Brandon Heimer delivers TED-like talk on Techno-Economic Analysis
What’s the value of your technology? That question was the subject of a recent TED-like talk presented by Sandia systems analyst Brandon Heimer (8712). Brandon discussed how techno-economic analysis (TEA) can help transform ideas into inventions that create social value.
He focused on how TEAs can assist researchers in determining the worth of their technologies and research, as well as the cost associated with producing inventions at commercial scale. In his remarks, Brandon made the case that the competitiveness of a new technology in the marketplace is largely a function of the value created for users of that technology and the price charged for it.
“TEA tools can estimate the cost of producing new technology products to help innovators determine whether their inventions are commercially viable relative to existing products and substitutes on the market,” Brandon said. “Using these data-driven analyses can help R&D organizations successfully transfer technology developed at Sandia to the marketplace.”
Performing a TEA before beginning a project can enable researchers to quickly gauge the commercial viability of their ideas, Brandon said.
“When initial assessments return unfavorable results, innovators can identify factors that must change to increase the viability of their ideas and refocus their research efforts on other projects with greater potential,” he said.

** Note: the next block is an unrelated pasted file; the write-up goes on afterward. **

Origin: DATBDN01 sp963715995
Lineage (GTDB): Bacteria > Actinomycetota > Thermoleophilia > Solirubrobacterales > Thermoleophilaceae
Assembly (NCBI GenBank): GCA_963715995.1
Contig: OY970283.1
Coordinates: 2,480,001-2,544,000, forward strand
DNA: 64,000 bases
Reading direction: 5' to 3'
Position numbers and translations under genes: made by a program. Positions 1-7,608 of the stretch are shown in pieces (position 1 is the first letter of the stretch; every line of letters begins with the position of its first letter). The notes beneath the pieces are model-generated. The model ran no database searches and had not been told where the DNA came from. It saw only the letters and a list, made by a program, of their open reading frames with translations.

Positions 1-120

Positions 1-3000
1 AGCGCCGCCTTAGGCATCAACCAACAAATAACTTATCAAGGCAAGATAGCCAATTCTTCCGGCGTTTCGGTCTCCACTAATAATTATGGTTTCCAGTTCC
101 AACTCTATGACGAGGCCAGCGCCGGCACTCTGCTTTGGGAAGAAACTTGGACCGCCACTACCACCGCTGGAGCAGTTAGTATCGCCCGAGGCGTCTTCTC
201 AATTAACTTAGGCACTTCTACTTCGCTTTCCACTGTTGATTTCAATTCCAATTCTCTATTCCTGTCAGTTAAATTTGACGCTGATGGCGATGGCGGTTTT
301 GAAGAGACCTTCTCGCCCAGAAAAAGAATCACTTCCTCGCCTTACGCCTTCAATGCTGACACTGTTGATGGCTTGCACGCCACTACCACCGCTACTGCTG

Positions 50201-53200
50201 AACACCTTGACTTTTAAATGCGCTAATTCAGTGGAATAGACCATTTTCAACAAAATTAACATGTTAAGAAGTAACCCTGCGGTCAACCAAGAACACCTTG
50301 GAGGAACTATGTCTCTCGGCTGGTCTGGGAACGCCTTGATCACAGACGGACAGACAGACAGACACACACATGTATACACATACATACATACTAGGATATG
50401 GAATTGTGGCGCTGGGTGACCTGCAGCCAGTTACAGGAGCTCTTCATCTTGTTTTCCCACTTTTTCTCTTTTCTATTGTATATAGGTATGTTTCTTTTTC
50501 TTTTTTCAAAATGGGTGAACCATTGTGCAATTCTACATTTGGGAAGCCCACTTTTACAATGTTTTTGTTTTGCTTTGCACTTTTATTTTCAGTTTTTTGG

According to Brandon, TEAs with favorable results can help researchers clearly articulate the value propositions for their R&D, forming the basis for proposals with strong appeal to stakeholders and funding agencies. The TEA process can identify the highest costs for producing technologies and inform research decisions to prioritize R&D efforts that will provide the greatest benefit. In addition, multiple TEA scenarios can be evaluated to help researchers choose among competing technology approaches.
With regards to the TED-like talk process, Brandon says the preparation was fun but required quite a bit of work. “The TED format is quite different from the technical talks researchers are more familiar with here at Sandia,” he says. “For one thing, the slides are much more minimal.”
Brandon recommends that anyone interested in presenting a TED-like talk be prepared to commit much more of the story to memory and become familiar with both the TED style and process. “And, last but not least,” he says, “practice, practice, practice.”